Singapore climbs to 5th spot among most expensive global destinations for expatriates, surpassing previous 13th rank: ECA Report

Singapore climbs to 5th spot among most expensive global destinations for expatriates, surpassing previous 13th rank: ECA Report

SINGAPORE — Singapore has risen to the 5th position among the most expensive locations for expatriates globally, compared to its previous ranking of 13th in ECA’s 2022 cost of living ranking.

In contrast, Hong Kong has dropped to the second-most expensive location in the world, surpassed by New York, according to the latest cost of living research by ECA International, a human resources consultancy company.

Singapore moved up from its 13th place last year, making it one of the few locations in Asia to improve its ranking this year.

Singapore, Seoul and Yangon were among the exceptions, with Singapore rising eight places to claim the fifth spot and Seoul climbing one place to secure the ninth position.

ECA attributed the rise in SG ranking mainly driven by the rapidly increasing accommodation costs, among other reasons

ECA said the rise in rankings for Singapore and Seoul was mainly driven by the rapidly increasing accommodation costs, although for different reasons.

In Singapore, rents rose significantly due to the insufficient supply to meet the rising demand. On the other hand, housing costs in Seoul increased largely due to a decrease in supply caused by changes in property tax regulations.

Meanwhile, the capital of Malaysia, Kuala Lumpur is currently the 35th most expensive city for expatriates in Asia and the 175th most expensive location globally.

“The fall of many Asian locations in our rankings is partly due to lower rates of inflation relative to other regions included in our research,” advised Lee Quane, Regional Director – Asia at ECA International.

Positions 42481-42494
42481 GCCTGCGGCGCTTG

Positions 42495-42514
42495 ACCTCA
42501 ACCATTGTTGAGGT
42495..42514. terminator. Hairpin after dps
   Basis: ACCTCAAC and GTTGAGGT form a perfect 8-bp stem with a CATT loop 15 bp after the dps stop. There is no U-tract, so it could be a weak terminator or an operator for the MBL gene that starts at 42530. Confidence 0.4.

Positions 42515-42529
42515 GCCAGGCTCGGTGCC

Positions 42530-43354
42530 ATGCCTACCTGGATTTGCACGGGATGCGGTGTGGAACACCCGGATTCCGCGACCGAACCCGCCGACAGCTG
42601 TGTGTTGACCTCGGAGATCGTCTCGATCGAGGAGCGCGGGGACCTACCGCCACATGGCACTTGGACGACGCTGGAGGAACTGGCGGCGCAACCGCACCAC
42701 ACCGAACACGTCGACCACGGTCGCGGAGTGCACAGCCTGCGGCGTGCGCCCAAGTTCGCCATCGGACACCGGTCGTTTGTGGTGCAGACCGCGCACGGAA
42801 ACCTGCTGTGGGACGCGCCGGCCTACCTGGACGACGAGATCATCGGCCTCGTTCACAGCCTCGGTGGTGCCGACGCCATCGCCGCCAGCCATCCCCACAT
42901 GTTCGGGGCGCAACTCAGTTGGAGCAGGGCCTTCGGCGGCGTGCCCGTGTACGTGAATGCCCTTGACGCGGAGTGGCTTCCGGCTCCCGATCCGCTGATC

“However, some locations bucked this trend. Singapore and Seoul’s rise was due largely to major increases in accommodation costs whereas Yangon’s rise was due to ongoing socio-political issues causing significant inflation for day-to-day goods and services.”

According to the report, the cost of a 500 mL bottle of soy sauce in Singapore is US$5.92.

Additionally, Singaporeans have to pay US$1.64 for 1kg of sugar, US$4.88 for a dozen eggs, US$5.34 for a cup of coffee at a cafe, and US$2.42 for a litre of petrol. These five items are included in ECA’s cost of living basket.

Costs for goods and services in Hong Kong rose at multi-year highs

Despite historically high rates of inflation, Hong Kong still fell in the rankings as prices rose at a faster rate in New York and accommodation costs continued to fall in Hong Kong in 2022.

“Costs for goods and services in Hong Kong rose at multi-year highs, showing that the city was not spared from the wave of inflation we have seen throughout the world in the past year,” said Lee Quane.

“In spite of this, Hong Kong fell in our rankings as the increase in prices of day-to-day goods and services was tempered by falls in accommodation costs in the city.”

ECA added that Chinese cities fell in the rankings due to the impact of a weaker Chinese yuan and lower inflation rates compared to other countries.

Shanghai and Guangzhou, while still being the most expensive cities in China, now rank 13th and 14th respectively in the global rankings.

Taipei, the capital of Taiwan, dropped 11 places to the 31st spot globally, and Japanese cities also witnessed significant falls in the rankings due to currency depreciation counteracting high inflation rates. Tokyo, previously among the top five globally, fell five places to the 10th spot.

The fall in rankings for Japanese cities means that companies moving staff from Japan may have to pay more to protect their employees’ purchasing power while they are overseas, due to the weaker currency.

ECA International has been conducting research into cost of living for 50 years. It carries out two main surveys per year to help companies assess cost of living differences as part of salary calculations for cross-border moves.

The surveys compare a basket of like-for-like consumer goods and services commonly purchased by assignees in over 500 locations worldwide.

ECA’s accommodation data is also factored in, comparing rental costs in areas typically inhabited by expatriate staff in over 430 locations worldwide.

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